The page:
The Federal Trade Commission (“FTC”) has settled a complaint against consumer debt broker Bayview Solutions, LLC, as well as its principal, Aron Tomko, based on allegations that they had publicly disclosed the personal financial information of over 28,000 consumers. The suit, filed October 31, 2014 in the U.S. District Court for the District of Columbia, had sought preliminary and permanent injunctions, rescission of applicable contracts as well as equitable monetary remedies.
The FTC’s complaint alleged that Bayview is a debt broker dealing in charged-off consumer debt portfolios for sale to third-party debt collectors. Because the value of consumer debt is a function of its perceived collectability, brokers and buyers alike place a premium on verified information concerning the underlying debts. Although this information typically is redacted prior to sale to remove individual identifiers, the FTC alleged that the defendants listed portfolios on third-party websites in the form of unencrypted, unprotected spreadsheets that included consumers’ first names, dates of birth, email addresses, bank account information, driver’s license information and other sensitive information. The FTC further alleged that this and other information was made available to any visitor to the third-party website, whether or not the visitor had registered for an account with the website.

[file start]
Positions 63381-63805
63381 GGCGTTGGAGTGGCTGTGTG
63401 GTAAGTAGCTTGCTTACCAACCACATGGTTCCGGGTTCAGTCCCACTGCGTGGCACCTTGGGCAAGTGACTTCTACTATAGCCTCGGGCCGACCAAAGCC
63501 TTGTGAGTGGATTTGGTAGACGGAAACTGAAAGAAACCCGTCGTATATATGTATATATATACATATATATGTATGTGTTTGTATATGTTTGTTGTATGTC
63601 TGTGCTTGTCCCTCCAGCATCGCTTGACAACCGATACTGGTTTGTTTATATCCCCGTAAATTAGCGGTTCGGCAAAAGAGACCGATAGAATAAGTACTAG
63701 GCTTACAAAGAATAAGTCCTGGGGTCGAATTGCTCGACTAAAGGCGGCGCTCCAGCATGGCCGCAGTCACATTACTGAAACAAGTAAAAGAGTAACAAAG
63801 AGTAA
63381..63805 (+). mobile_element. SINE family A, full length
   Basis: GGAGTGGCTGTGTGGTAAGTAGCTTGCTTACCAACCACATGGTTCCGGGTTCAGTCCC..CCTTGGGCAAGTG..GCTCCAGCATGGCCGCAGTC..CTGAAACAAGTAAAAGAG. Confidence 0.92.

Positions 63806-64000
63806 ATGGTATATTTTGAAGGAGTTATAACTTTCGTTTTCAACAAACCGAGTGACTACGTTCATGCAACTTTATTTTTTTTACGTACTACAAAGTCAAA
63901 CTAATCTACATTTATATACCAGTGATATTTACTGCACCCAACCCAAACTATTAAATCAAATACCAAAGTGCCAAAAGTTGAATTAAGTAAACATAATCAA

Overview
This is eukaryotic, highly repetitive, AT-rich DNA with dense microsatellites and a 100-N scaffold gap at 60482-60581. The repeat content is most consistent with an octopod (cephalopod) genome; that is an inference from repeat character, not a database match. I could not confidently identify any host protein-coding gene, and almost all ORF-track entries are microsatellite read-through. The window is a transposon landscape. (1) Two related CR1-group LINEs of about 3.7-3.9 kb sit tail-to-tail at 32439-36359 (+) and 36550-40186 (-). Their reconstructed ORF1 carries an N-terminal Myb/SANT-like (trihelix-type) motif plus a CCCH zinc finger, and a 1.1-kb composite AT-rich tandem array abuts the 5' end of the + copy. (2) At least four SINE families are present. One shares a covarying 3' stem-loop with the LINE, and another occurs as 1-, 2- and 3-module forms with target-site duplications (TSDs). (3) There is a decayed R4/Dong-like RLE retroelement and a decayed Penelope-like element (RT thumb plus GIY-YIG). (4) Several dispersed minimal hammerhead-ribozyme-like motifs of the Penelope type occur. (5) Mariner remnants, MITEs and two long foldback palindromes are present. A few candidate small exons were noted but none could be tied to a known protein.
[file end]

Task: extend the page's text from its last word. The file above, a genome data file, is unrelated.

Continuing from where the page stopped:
The settlement takes the form of a stipulated preliminary injunction, which requires among other things that the settling defendants cease for thirty days to benefit from the personal information they disclosed and notify affected consumers of the disclosure of their information.
The FTC’s complaint alleged that these actions violated Section 5(a) of the Federal Trade Commission Act, which forbids “unfair or deceptive acts or practices in or affecting commerce.” This enforcement action is the latest in which FTC acts in furtherance of what it sees as its broad statutory authority against those it alleges are responsible for consumer data breaches online. The FTC’s complaint noted that the defendants could have avoided the enforcement action by redacting, encrypting, or privately and securely transmitting the data rather than posting it publicly.